As far as the socio-political dimensions of what was going on for the West Indians in England, I don’t think too many of us [players] really had it in the back of our minds that we were also fighting for them. We knew they were enjoying what was going on. It made them feel a lot better and prouder to be walking around England. But I didn’t think deeply enough at the time of the social and political impact. It’s obvious – looking back after many years – that there was a much deeper social meaning to and impact of our victories. I feel very, very proud now that we were able to do that. I’ve been coming to England for many years and I have several friends there – English and West Indian. And I know what it meant to them, the social impact it had and the change it influenced.

The wicket I enjoyed taking the most in that game was Tony Greig’s. Every time we got Tony out in that series because of his comments it was very, very heartening. Lawrence Rowe didn’t play too badly in that Test match either [he scored 70], but nobody remembers the runs he got because of Viv’s score [291]. Then, there was the second-innings partnership between Fredericks and Greenidge when we went back out there to get some more runs – that was fantastic batting by the two of them as well. We had some incredible performances in that Test.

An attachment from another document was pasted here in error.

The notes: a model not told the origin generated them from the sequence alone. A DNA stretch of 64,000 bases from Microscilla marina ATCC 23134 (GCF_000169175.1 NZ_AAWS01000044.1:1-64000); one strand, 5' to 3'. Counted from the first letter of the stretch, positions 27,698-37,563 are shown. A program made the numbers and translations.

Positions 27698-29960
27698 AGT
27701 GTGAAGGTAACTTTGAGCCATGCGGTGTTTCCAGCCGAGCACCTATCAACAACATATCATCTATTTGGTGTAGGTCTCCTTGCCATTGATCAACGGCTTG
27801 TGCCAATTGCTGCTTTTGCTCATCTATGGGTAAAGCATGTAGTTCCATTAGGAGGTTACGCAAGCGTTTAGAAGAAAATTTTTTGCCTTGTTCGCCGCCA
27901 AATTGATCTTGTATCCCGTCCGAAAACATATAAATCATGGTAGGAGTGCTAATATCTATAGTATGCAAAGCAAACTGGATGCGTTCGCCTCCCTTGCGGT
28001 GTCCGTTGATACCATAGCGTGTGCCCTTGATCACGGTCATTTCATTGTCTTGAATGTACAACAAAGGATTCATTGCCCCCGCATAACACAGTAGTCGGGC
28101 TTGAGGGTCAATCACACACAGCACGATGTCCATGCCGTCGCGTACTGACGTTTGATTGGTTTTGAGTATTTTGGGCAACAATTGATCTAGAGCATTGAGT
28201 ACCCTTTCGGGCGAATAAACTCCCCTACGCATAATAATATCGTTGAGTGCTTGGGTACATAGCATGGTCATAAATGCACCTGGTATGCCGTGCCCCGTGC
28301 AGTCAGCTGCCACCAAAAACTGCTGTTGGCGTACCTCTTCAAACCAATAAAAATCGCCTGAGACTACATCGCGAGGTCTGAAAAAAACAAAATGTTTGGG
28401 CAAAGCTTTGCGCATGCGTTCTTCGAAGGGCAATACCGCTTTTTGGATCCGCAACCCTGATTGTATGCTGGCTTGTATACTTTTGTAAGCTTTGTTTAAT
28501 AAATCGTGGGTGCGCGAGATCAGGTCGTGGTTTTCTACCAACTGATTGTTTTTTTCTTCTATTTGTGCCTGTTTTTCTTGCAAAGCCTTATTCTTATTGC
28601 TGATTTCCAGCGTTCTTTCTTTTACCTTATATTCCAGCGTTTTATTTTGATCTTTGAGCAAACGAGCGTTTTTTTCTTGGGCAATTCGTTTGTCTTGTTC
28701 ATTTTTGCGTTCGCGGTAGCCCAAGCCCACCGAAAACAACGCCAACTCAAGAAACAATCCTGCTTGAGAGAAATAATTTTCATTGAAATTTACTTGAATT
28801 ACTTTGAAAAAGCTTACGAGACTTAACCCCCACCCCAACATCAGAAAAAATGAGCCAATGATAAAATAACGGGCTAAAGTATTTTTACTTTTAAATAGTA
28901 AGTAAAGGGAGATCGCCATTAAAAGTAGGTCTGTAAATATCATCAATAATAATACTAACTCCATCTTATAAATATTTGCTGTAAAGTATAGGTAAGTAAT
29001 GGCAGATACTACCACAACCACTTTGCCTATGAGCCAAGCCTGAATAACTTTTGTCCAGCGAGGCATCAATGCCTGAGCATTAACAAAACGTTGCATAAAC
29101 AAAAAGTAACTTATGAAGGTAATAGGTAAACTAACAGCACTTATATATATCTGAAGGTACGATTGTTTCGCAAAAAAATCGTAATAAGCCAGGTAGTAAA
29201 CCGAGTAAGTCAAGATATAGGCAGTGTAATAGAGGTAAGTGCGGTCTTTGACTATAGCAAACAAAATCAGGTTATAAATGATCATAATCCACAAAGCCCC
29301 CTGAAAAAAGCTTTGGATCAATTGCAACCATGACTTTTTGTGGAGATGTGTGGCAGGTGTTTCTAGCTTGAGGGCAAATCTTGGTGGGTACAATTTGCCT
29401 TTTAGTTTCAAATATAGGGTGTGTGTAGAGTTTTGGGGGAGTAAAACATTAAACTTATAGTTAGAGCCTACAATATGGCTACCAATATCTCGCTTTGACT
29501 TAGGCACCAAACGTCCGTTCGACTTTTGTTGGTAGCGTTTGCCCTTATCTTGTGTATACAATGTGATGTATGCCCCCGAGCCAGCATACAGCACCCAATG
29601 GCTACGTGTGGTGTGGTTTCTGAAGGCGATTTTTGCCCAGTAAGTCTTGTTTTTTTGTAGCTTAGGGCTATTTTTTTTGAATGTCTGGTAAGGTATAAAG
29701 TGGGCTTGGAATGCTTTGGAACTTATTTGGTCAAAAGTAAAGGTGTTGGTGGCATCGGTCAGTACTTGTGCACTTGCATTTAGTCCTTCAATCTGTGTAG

Those were great days. For us, The Oval felt like playing at home. And it was always a special way to end the English summer. In fact, one of the fond memories I have of that Test involves a close friend from Antigua. He lost his job because he was at the cricket! He was meant to be at work when the camera caught him in the crowd waving a big flag – his boss saw him on the telly and that was that. All’s well that ends well though because he then moved to New York and found himself a very good job.

When we went back [to The Oval] in 1980, I had forgotten all about 1976 and this was just a new Test. 1980 was a horrible summer and a lot of the Test matches were drawn because of bad weather, so it was a totally different Test match and series, and the circumstances and atmosphere were different too. I wasn’t thinking then about what had gone on in ’76. We were just trying to win another series. While we had to settle for a draw in 1980, I had another good run at The Oval in 1984, and always enjoyed going back there when I played county cricket for Derbyshire and Lancashire.